Morton has been one of the most impressive riders for the past decade and her resume boasts the 2019 team sprint world title with Kaarle McCulloch, seven World Championship medals, four Commonwealth Games gold medals, thirteen national titles and stunningly, three Paralympic world titles and Paralympic Games gold.
The 29-year-old was a strong medal chance in the three Tokyo Olympic Games track sprint events, including one of the team sprint gold medal favourites, the decision to hang up her bike eight months out of the rescheduled Games did not come lightly for Morton.
“It was not a decision I have taken lightly, and thankfully I had the support of the Australian Cycling Team throughout the whole process, along with my family and close friends," Morton said.
“No one could have prepared for what 2020 delivered, hence why this decision has been eight months in the making as I needed to really consider what was best for me moving forward, and it has probably been the toughest thing I've ever had to do.
“But even before the COVID-19 pandemic hit and it moved the Games' date, I had always said that the Tokyo Games wasn't going to define me, win or lose.
“In an ideal world, it would have been nice to go out one more time wearing green gold, but we aren't in an ideal world anymore.
“I feel like if we have gone through a global pandemic and the worst that happens to me is I miss a bike race, then I'm doing ok."
Morton started her cycling journey in 2005 at the age of 15 with South Coast Cycling Club in Adelaide.
At twenty in 2010, Morton took on the role as Tandem Pilot for visually impaired cyclist Felicity Johnson, with the combination winning three world titles across 2011 and 2012, followed by gold at the London 2012 Paralympic Games. In 2013, the pair were awarded the Order of Australia (OAM) Medal for service to the sport.
After the 2012 Paralympic Games, Morton switched her sole focus to the single bike and individual success immediately followed with a triple national title haul in 2013 gaining her a maiden elite World Championship selection.
Over the next three years, Morton amassed a further seven top-eight places before breaking onto the World Championship podium in 2017 where she claimed dual silver in the individual sprint, the first of three consecutive silver medals in the event.
In the team sprint event, Morton enjoyed early success with Meares, before winning World Championship silver in 2017 with Kaarle McCulloch. The pair went to break the Australian record on multiple occasions over the next few seasons, before setting their existing mark during their 2019 World Championship winning campaign in Poland.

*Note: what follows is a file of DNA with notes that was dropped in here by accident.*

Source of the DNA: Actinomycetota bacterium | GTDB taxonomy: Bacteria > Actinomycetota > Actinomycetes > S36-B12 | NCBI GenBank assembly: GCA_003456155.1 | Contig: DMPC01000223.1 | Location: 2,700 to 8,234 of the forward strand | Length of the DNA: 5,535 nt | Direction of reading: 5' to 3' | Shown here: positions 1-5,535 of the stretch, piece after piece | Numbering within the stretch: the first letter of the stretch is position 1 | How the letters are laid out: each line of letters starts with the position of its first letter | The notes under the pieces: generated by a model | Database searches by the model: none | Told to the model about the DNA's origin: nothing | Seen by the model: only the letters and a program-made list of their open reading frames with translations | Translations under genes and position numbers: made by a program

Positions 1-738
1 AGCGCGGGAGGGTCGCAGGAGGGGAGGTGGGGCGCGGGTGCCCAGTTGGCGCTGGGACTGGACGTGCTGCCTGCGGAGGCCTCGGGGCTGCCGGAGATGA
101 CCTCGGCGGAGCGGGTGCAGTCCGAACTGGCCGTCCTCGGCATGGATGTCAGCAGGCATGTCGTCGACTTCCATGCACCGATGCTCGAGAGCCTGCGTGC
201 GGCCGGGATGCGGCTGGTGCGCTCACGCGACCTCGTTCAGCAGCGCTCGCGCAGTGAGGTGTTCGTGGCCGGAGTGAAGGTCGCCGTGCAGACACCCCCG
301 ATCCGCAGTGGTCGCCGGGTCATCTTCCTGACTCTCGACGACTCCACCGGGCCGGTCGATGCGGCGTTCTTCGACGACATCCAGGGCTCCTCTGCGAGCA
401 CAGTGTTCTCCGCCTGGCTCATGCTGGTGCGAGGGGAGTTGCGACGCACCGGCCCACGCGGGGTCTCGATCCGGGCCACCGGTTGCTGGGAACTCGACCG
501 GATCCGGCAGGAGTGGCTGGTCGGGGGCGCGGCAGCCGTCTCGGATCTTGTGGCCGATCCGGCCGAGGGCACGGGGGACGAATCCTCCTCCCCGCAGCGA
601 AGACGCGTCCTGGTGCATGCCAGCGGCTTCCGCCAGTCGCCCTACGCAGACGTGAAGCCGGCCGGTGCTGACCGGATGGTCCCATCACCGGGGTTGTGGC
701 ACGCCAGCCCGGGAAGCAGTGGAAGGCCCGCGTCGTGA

At the Commonwealth Games, Morton claimed four gold across two campaigns, firstly at the Glasgow 2014 Commonwealth Games where she defeated long-time idol Anna Meares to win gold in the sprint. On home soil in 2018 on the Gold Coast, Morton dazzled with a triple gold medal haul.
Morton's Olympic debut came in Rio 2016 where she teamed with Anna Meares in the team sprint where they finished fourth. Morton also claimed two 13th place finishes in the women's keirin and individual sprint.
“I have had such an amazing career.
“The past fifteen years has left me with a lot of favourite moments.
“I think winning three gold medals in front of a home crowd at the Gold Coast Commonwealth Games would have to be up there, along with becoming world champion with Karlz in 2019”.
Morton will now turn her attention to her post-racing career having studied a Bachelor of Criminology and Criminal Justice in parallel with her international cycling career.
“I have always had a plan for after cycling. You have to. I made sure I was studying so that when the time came to enter the "real world" I would hit the ground running.
“The bike has given me a lot of achievements but cycling and being an elite athlete has given me the ability push myself and always strive to be the best version of me, and to me, that's a huge achievement I can take with me into my new life. I start my new career next month, and I'm really looking forward to taking the skills I've obtained as an athlete with me into the workforce”.
Morton thanked all those who played a part in her career.
“It takes an absolute army to get an athlete to their best. To all the staff I have worked with over the years, thank you for pushing me to be my best, and for creating an elite environment. They work so hard behind the scenes to make our dreams come true.
“Thank you to the Australian Cycling Team for believing in me, especially in the last four years with Simon Jones at the helm, making sure we were doing everything possible to put ourselves in a position for medals.
“Thank you to my teammates, both past and present. I've made some friendships that will last a lifetime, and we have shared some amazing experiences that have shaped me into the person I am today. I cannot wait to see what this team does in Tokyo-look out.
“To my coach Nick. Thanks for always putting the person before the athlete. This has helped not only me, but the whole team be the best person they can be, which then carries over onto the bike. It was an absolute honour to have you by my side through this journey.
“A huge thank you to the supporters who have followed my journey. I love reading your messages of support, and racing in front of the roar of a home crowd- it still gives me goosebumps.
“My family and friends. For following me around the world and sharing in the highs and lows and chasing the dream with me. I couldn't have done this without you”.